Arts & Culture

Kunsthistorisches Museum Wien

Wien, ออสเตรีย

The Kunsthistorisches Museum in Vienna is one of the foremost museums in the world, with rich holdings comprising artworks from seven millennia - from Ancient Egypt to the late 18th century. The collections of Renaissance and Baroque art are of particular importance. The KHMs extensive holdings are on show at different locations:The main building on Ringstrasse houses the Picture Gallery, the Collection of Greek and Roman Antiquities, the Egyptian and Near Eastern Collection, the Coin Collection, and the Kunstkammer that will reopen in February 2012. Other collections of the Kunsthistorisches Museum are housed in the Neue Burg (the Collection of Historical Musical Instruments, the Collection of Arms and Armour, and the Ephesus Museum), in Hofburg Palace (the Treasury), and in Schoenbrunn Palace (the Collection of Historical Carriages). The collections on show at Ambras Palace are also part of the holdings of the Kunsthistorisches Museum. 2001the Museum of Ethnology on Heldenplatz and the Austrian Theatre Museum on Lobkowitz Square have been incorporated into the KHM. The Planning of the Ringstrasse began in 1857 and included the project to bring together and show the imperial collections in a grand new building featuring state-of-the-art technical and display facilities; it took, however, another ten years until the competition to design the new museums was actually held. The architects who participated in 1867 were Hansen, Lehr, Ferstel and Hasenauer, all of whom worked in Vienna. When jury and patron failed for months to agree on a winner, Gottfried Semper, the internationally-renowned architect known for his museum designs, was called in as an advisor in 1868. The Emperor then decided to commission Semper to alter and complete the plans initially presented by Hasenauer. He also enlarged them. His designs were informed by urban planning in ancient Rome to create what was known as the imperial forum: He envisaged an additional also symmetrical - pair of buildings aligned with the two museums, each of which featured a semi-circular facade. These two buildings were to flank the Hofburg's Leopoldinische Trakt (the wing of the old palace erected under Emperor Leopold) for which Semper planned a modern facade and that would house the throne room. However, only the two museums and the part of the Neue Burg (new palace) facing the Burggarten (palace garden) were realised. Work on the museums commenced in 1871 and twenty years later, in 1891, they were formally opened to the public. Semper had moderated Hasenauer original design for the fa=E7ades and they now feature a complex art-historical programme of sculptures and reliefs. The building's internal structure combines two architectural traditions: entrance hall, staircase and cupola hall form a dramatic unit that celebrates the imperial patron and his predecessors. An additional elegant feature is the circular opening in the ceiling of the entrance hall that offers visitors their first glimpse of the cupola hall. Ascending the stairs, visitors pass Antonio Canova's "Theseus Slaying the Centaur" on their way to the cupola hall, the apex of imperial display. Along this central axis a wealth of neo-baroque decorations create one of the most solemn and splendid interiors of late-nineteenth-century Vienna, probably unrivalled in any other European museum. (For further information see: Caecilia Bischoff, The Kunsthistorisches Museum. History, Arcitecture, Decoration, Vienna 2010)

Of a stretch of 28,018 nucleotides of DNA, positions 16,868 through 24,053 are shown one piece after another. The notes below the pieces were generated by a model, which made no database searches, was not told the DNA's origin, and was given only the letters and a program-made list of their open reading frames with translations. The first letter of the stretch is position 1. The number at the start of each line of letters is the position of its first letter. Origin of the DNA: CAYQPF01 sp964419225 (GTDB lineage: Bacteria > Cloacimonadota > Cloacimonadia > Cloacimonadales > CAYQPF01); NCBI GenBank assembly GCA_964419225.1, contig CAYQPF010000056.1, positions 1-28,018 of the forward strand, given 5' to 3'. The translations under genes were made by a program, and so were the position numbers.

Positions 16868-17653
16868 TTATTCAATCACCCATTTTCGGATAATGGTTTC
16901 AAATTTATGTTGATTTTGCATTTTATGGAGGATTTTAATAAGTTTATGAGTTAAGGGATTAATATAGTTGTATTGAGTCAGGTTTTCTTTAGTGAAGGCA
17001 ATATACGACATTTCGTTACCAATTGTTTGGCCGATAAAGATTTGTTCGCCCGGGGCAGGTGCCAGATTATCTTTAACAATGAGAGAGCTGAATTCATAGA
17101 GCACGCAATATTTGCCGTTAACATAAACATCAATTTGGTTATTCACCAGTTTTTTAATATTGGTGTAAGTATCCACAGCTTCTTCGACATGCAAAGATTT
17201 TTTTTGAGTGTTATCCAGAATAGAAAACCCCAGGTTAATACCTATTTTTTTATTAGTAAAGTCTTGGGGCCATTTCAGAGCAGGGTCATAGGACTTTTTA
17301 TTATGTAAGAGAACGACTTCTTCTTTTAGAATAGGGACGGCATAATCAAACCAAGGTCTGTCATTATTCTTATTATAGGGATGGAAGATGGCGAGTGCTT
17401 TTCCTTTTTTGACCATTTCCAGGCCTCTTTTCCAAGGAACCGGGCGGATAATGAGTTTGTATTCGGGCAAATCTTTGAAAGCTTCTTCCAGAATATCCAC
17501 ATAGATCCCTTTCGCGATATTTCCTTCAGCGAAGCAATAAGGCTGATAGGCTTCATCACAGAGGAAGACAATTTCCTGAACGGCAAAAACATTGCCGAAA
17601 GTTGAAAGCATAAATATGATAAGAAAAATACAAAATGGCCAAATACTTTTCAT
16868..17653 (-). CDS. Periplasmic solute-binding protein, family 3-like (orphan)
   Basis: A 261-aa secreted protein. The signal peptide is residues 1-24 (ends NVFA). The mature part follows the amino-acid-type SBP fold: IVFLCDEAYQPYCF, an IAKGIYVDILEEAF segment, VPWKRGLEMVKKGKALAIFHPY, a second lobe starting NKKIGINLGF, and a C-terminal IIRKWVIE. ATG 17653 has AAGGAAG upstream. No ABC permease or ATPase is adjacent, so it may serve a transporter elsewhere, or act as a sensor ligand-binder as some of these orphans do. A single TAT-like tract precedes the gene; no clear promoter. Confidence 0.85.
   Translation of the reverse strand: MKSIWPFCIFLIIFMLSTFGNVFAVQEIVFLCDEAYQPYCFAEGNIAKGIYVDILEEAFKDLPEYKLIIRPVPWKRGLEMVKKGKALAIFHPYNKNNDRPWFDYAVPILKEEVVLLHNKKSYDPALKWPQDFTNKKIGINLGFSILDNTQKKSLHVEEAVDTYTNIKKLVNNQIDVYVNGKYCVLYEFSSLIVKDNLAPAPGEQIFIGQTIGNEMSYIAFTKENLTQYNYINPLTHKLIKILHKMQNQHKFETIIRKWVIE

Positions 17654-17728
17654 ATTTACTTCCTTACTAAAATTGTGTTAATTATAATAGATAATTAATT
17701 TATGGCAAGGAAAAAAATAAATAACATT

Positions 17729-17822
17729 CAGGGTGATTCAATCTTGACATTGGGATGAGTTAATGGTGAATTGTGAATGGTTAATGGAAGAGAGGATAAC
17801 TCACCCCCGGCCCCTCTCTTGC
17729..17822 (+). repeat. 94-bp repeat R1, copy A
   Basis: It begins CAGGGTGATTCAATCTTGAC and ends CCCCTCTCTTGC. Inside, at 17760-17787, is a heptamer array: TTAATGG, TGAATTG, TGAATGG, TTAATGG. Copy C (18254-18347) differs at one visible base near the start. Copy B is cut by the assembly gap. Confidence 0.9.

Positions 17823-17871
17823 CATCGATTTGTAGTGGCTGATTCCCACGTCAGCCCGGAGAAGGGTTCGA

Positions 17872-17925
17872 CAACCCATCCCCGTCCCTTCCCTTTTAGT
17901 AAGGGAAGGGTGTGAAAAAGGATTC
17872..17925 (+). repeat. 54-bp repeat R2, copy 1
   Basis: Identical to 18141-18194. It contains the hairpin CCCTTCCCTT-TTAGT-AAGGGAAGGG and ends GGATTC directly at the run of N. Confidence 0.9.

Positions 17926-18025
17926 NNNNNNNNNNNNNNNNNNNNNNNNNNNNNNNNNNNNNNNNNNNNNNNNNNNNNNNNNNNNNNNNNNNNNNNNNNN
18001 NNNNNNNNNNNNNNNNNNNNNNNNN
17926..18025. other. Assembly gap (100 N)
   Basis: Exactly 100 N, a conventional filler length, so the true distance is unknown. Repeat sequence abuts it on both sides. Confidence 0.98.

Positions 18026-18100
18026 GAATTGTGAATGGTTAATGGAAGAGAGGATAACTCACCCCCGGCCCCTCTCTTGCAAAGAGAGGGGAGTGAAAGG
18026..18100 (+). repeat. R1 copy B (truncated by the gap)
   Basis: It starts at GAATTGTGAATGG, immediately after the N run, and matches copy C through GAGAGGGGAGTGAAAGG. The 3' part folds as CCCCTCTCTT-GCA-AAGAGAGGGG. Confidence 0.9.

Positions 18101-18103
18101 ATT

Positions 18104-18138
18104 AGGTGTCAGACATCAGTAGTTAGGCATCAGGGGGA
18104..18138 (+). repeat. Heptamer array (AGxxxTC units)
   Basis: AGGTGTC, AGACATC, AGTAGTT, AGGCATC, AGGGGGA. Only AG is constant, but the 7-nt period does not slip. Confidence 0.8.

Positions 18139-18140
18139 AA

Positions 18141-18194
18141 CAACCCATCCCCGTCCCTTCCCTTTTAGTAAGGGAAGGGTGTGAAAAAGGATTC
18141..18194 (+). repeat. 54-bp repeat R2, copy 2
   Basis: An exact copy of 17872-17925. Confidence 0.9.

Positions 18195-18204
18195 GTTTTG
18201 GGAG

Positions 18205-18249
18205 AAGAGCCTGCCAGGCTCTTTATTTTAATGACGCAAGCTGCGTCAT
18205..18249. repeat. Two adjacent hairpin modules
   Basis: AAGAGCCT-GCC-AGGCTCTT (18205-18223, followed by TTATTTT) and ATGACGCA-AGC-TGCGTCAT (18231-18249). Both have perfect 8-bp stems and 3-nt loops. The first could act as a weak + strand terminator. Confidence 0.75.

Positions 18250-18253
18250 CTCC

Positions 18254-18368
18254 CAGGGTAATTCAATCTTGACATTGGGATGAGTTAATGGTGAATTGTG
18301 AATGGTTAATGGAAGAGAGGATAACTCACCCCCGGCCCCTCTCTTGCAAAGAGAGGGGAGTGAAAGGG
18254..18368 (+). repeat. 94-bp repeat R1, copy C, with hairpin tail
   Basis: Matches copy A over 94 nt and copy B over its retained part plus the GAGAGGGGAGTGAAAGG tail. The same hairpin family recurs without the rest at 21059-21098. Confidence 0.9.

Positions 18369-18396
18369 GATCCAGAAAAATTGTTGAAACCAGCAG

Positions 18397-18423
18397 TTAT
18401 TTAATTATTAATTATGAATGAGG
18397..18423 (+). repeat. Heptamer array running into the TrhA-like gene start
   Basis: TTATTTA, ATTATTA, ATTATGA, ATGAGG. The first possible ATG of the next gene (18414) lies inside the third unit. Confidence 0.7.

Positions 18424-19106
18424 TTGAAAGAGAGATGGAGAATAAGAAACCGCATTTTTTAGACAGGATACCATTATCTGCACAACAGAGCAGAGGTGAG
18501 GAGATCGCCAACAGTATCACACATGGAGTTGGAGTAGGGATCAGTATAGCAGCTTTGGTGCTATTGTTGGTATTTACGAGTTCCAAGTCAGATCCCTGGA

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Kunsthistorisches Museum Vienna (Museum of Fine Arts)

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พิพิธภัณฑ์ประวัติศาสตร์ศิลปะMaria-Theresien-Platz
1010 Wien
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